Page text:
Stumped in the Vineyard

Sermon by Laura, 11.17.19 Isaiah 5:1-7, 11:1-5

What’s your favorite broken-hearted break-up song,  Or just the first one that comes to mind? (take a few suggestions). 

When I crowd-sourced this question on Facebook, I was amazed to realize just how many textures and flavors of break-up songs and heartbreak pain artists have tried to express: from “I Can’t Make You Love Me” by Bonnie Raitt, to “Positively 4th Street” by Bob Dylan; from “I Will Survive” by Gloria Gaynor to “Flowers on the Wall” by the Statler Brothers. There’s the I’m-leaving-you songs and the I’m-being-left songs. There’s the wistful goodbye, the angry goodbye, the power-anthem goodbye, and the humorous I-won’t admit-it-hurts goodbye. 

What they seem to have in common is that they all narrate a decisive moment. Each relationship began with high hopes of love or friendship, some form of the intimacy humans long for. But those hopes have not come to fruition. 

As the relationship ends, each song sings out whatever feelings need to be expressed so that the ground can be cleared. And each song leaves us wondering, what new life could possibly emerge in this landscape of loss? 

This question also lingers at the conclusion of Isaiah 5’s Love Song of the Vineyard, which is a strange sort of break-up song.  I agree with Beth Moore, who says that she hears it in “pure country.” She writes, 

“..a country-western song can start you out at a family picnic eating buttermilk fried chicken and watermelon on your great-grandmother’s quilt, with butterflies flitting about, and before it ends, your daddy’s gone to prison, your momma’s run off with the preacher, and your little brother’s blowing butterflies to dust with a BB gun.”[i]

That’s just the sort of turn the story takes in the Song of the Vineyard, which begins well enough. We hear all the detailed ways the prophet’s beloved friend has given meticulous care for the vineyard, clearing the land, digging out stones, planting the best vines, setting in place the tower and vat where the harvested grapes would be made into wine. But abruptly, the song twists, dashing any hopes for a fine vintage to be shared in communal joy. In spite of all the care lavished on it, the vineyard yields only “wild grapes;” a better translation of the Hebrew might be “rotten grapes.”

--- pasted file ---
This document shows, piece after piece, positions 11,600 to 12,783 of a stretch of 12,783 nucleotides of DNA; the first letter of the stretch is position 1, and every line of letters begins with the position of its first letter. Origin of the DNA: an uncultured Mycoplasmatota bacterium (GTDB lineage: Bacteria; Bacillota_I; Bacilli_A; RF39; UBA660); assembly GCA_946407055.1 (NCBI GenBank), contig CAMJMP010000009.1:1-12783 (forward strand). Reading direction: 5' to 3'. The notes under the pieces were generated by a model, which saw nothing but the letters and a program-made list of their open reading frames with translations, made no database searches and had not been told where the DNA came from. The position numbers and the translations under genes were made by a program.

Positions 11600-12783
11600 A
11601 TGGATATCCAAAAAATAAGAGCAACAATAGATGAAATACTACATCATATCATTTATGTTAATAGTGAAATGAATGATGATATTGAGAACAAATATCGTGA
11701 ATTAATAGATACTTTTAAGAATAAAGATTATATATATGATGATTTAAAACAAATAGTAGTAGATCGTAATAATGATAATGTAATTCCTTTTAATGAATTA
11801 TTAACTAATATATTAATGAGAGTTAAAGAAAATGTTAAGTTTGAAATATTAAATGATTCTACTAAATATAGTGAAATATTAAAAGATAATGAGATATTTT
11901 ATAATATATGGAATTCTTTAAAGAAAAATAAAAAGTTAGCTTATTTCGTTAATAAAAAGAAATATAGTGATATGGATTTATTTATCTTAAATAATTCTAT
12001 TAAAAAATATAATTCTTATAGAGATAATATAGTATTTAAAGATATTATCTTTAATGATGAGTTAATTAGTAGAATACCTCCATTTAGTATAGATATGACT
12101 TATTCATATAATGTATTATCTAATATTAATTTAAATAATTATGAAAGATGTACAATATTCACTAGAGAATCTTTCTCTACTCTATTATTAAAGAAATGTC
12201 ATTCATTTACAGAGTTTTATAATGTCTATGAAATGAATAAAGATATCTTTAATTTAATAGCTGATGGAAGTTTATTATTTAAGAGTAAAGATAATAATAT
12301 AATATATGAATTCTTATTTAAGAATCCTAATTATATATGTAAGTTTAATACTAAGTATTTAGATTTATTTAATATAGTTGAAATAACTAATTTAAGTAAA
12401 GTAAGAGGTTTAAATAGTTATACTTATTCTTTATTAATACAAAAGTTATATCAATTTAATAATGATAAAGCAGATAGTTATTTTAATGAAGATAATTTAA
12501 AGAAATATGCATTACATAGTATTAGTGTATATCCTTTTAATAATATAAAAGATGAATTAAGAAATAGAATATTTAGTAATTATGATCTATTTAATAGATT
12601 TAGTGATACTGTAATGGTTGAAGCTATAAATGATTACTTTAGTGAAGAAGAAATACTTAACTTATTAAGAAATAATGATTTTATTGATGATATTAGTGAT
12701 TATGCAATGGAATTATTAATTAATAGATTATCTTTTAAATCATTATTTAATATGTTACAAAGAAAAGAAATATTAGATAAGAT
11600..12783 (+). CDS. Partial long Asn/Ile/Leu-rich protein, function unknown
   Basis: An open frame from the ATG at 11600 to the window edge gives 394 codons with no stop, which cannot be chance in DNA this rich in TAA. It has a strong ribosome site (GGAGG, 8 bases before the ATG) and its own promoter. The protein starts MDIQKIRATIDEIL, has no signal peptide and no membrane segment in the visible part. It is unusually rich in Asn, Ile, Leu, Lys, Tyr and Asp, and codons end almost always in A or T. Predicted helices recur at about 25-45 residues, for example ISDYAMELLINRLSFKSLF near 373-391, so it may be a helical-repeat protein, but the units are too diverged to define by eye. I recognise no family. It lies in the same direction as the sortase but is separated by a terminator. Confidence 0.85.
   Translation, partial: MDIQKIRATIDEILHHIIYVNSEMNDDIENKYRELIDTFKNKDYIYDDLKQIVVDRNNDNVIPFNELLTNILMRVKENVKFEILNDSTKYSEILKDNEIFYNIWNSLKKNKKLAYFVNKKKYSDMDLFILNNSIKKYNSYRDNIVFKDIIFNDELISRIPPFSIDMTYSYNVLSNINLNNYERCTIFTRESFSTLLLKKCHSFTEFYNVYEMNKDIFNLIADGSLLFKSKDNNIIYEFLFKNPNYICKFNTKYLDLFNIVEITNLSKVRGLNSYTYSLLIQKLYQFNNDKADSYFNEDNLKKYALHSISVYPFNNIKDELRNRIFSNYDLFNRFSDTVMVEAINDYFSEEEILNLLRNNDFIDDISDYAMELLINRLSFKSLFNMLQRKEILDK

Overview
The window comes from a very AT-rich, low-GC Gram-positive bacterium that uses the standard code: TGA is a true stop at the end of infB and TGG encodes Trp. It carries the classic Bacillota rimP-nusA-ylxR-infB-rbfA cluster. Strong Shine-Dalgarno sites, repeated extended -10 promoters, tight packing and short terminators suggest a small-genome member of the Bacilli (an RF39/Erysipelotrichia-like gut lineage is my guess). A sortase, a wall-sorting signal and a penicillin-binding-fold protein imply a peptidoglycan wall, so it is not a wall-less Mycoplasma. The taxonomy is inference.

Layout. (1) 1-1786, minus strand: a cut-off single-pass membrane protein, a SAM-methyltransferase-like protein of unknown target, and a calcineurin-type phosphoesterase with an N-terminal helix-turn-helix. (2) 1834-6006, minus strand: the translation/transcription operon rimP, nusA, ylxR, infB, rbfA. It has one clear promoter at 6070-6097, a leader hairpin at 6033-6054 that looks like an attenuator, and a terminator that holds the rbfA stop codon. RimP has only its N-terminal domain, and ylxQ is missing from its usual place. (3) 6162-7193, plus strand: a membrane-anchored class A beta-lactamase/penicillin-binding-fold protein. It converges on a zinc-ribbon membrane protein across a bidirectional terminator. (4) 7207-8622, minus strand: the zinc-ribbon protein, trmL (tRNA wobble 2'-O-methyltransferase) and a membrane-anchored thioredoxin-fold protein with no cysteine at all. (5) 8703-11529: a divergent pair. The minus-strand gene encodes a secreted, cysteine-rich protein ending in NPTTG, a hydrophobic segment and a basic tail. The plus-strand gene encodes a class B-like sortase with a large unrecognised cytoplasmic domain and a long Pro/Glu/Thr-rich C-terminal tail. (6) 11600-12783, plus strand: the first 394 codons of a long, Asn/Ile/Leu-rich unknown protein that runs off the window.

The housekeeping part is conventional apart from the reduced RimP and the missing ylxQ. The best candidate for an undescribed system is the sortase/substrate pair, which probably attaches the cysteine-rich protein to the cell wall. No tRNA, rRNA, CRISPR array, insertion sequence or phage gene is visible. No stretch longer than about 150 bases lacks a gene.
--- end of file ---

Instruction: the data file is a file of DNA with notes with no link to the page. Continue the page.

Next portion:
Then we are confronted with a question: “And now, inhabitants of Jerusalem and people of Judah, judge between me and my vineyard. What more was there to do for my vineyard that I have not done in it?” (Isaiah 5:3).

Can you hear the plaintive cry of this question?  What more could I have done? How many of us, suffering heartbreak in our lives, ask ourselves the same question? 

But this question not only voices heartbreak; it also draws its hearers into a trap,much like the prophet Nathan does after King David’s affair with Bathsheba. Nathan tells David the story of a rich man who abused his power to steal from a poor man. And when David rushes to judge, “The man who did this must die!” Nathan replies, “You are the man!” 

You are the vineyard!” sums up Isaiah’s message, trapping the people in their own judgment. Of course, they would say that a vineyard yielding rotten grapes should be given back to nature, its hedges and walls torn down so that wild beasts can roam and brambles take root. A diseased garden must be plowed under, and the land remain fallow for a time, until healthy new growth can take root. The destruction and fallow time are natural consequences of the vineyard’s failure to bear good fruit.